In our communication last week (here) analyzing recent events in the market, we discussed the importance of following a long-term strategic plan. The research continues to bear this out. In 2019, Fidelity published research around this very topic. They modeled returns on an initial investment of $10,000. If that money stayed invested everyday over a 38 year period between January 1, 1980 and December 31, 2018, that $10,000 (with dividends reinvested) would have been worth almost $660,000. However, if that investment were out of the market for only the 5 best days during those 38 years, the final investment value drops to about $430,000. That's a 35% decrease for missing only 5 market days out 38 years! If, instead, that $10,000 missed the 10 best market days during that 38 year period, the final investment value drops to about $320,000. Again, that's a 51% decrease in return for missing only 10 days out of 38 years!1
What's the moral of the story? Investors will rarely be able to predict the best market days or the worst market days or when they will come. Investors have a better chance of meeting their long-term investing goals by creating a long-term risk-adjusted asset allocation plan that is designed to weather market ups and downs. This doesn't mean small, tactical changes can't or shouldn't be made. But those changes should be complementary to the overall risk-based investment allocation.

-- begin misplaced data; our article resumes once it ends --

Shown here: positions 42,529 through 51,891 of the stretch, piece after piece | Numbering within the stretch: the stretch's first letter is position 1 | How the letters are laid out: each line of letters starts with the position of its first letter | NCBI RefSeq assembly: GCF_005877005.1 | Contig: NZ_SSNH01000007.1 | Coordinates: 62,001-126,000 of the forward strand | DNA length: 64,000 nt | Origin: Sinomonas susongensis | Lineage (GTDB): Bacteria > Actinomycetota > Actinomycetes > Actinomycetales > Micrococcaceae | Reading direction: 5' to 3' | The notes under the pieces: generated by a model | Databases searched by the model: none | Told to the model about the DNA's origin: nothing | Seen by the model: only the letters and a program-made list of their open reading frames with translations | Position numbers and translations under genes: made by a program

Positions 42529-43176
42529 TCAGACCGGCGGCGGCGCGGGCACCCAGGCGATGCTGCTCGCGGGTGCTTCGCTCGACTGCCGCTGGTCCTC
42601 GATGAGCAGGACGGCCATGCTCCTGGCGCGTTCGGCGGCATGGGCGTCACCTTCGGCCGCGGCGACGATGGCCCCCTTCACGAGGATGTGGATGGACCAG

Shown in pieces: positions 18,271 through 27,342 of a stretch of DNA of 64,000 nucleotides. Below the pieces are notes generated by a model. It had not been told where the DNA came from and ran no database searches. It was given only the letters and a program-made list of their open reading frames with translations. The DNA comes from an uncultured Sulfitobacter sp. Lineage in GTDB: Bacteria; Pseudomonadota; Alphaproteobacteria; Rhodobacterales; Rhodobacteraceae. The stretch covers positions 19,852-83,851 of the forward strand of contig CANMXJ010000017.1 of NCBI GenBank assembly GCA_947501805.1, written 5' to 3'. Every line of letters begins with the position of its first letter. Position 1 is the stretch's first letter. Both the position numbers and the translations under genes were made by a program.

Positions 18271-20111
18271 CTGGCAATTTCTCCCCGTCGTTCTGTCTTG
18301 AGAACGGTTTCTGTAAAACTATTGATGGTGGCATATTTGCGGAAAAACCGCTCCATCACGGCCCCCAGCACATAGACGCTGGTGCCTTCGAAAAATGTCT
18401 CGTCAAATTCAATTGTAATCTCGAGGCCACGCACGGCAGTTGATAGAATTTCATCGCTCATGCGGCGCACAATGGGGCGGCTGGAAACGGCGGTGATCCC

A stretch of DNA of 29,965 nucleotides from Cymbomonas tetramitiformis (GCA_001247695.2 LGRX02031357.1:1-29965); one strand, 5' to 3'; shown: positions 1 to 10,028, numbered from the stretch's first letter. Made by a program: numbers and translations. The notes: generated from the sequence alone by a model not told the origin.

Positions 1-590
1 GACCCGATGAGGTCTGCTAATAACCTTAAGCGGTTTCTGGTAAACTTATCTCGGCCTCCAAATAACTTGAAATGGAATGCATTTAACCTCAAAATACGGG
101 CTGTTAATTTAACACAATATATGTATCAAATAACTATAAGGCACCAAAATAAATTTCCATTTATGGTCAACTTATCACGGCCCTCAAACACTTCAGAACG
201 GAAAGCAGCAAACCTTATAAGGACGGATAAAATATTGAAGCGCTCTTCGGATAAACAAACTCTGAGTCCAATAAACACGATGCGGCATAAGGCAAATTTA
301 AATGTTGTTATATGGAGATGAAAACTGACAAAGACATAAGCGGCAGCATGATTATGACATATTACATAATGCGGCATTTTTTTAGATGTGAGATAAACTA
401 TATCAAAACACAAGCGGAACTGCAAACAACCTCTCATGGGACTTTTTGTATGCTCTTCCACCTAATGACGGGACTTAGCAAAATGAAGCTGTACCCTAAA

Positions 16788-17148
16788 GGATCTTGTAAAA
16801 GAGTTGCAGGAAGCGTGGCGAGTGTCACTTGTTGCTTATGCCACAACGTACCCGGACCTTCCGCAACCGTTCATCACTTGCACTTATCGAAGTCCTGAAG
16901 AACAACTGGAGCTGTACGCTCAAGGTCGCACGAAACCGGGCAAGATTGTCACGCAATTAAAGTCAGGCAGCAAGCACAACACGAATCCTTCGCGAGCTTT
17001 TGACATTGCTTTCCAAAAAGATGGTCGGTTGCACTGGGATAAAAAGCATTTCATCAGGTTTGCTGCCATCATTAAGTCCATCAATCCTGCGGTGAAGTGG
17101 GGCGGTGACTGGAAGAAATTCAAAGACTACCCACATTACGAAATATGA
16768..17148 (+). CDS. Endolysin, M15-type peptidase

Today is a perfect example of this. Today, in the midst of the market turmoil surrounding COVID-19, the Dow Jones Industrial Average Index (DJIA) posted a one-day gain of 11.37%! This is the single best day for the Dow since 1933! Similarly, the S&P 500 Index posted a single day gain today of 9.38%, the NASDAQ was up 8.12% and the Russell 2000 was up 9.39%. This was truly a case of "a rising tide lifts [nearly] all boats."2
There will almost certainly be more volatility. We aren't through the woods just yet. But the point is - we won't know when the markets are turning the corner...until they've already turned that corner. Attempting to time the markets only increases the probability that an investor locks in losses while being on the sidelines when the market rallies.
2 www.cnbc.com - March 24th, 2020
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